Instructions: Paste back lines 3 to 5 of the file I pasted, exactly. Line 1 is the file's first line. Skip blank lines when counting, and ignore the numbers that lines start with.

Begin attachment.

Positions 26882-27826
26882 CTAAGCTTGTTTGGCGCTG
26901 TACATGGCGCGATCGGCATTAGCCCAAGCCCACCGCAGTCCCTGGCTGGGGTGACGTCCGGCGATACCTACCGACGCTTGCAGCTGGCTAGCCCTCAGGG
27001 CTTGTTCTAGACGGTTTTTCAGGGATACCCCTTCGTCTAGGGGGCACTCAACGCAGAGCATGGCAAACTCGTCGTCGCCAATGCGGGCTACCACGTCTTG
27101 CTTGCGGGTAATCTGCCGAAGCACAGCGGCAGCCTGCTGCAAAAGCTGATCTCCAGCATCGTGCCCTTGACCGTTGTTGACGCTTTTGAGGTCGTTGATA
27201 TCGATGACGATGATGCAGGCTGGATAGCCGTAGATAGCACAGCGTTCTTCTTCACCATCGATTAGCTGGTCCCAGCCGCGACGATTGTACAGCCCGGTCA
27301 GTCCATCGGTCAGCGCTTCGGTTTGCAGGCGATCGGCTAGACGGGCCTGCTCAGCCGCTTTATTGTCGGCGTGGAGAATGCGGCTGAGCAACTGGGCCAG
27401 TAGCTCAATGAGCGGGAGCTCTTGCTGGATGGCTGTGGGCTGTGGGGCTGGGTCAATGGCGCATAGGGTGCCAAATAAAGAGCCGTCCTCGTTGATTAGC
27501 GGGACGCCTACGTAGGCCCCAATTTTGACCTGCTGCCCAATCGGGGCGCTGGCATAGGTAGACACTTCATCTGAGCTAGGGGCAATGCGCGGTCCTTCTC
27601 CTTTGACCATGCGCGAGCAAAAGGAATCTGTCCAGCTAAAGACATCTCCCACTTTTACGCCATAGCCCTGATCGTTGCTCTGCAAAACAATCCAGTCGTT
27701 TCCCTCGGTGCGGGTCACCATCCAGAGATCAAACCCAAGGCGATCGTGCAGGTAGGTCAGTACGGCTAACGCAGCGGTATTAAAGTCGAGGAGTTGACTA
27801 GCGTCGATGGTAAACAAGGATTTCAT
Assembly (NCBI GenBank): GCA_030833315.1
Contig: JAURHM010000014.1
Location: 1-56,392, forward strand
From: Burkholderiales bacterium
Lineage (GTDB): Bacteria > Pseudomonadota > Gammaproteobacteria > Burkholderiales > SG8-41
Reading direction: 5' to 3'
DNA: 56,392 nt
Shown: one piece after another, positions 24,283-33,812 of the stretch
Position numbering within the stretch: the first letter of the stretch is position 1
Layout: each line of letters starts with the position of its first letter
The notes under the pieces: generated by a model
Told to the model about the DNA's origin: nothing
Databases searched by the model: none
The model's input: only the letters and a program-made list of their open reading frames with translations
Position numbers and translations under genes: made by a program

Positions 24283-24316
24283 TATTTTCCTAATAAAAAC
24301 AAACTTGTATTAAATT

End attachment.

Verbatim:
26901 TACATGGCGCGATCGGCATTAGCCCAAGCCCACCGCAGTCCCTGGCTGGGGTGACGTCCGGCGATACCTACCGACGCTTGCAGCTGGCTAGCCCTCAGGG
27001 CTTGTTCTAGACGGTTTTTCAGGGATACCCCTTCGTCTAGGGGGCACTCAACGCAGAGCATGGCAAACTCGTCGTCGCCAATGCGGGCTACCACGTCTTG
27101 CTTGCGGGTAATCTGCCGAAGCACAGCGGCAGCCTGCTGCAAAAGCTGATCTCCAGCATCGTGCCCTTGACCGTTGTTGACGCTTTTGAGGTCGTTGATA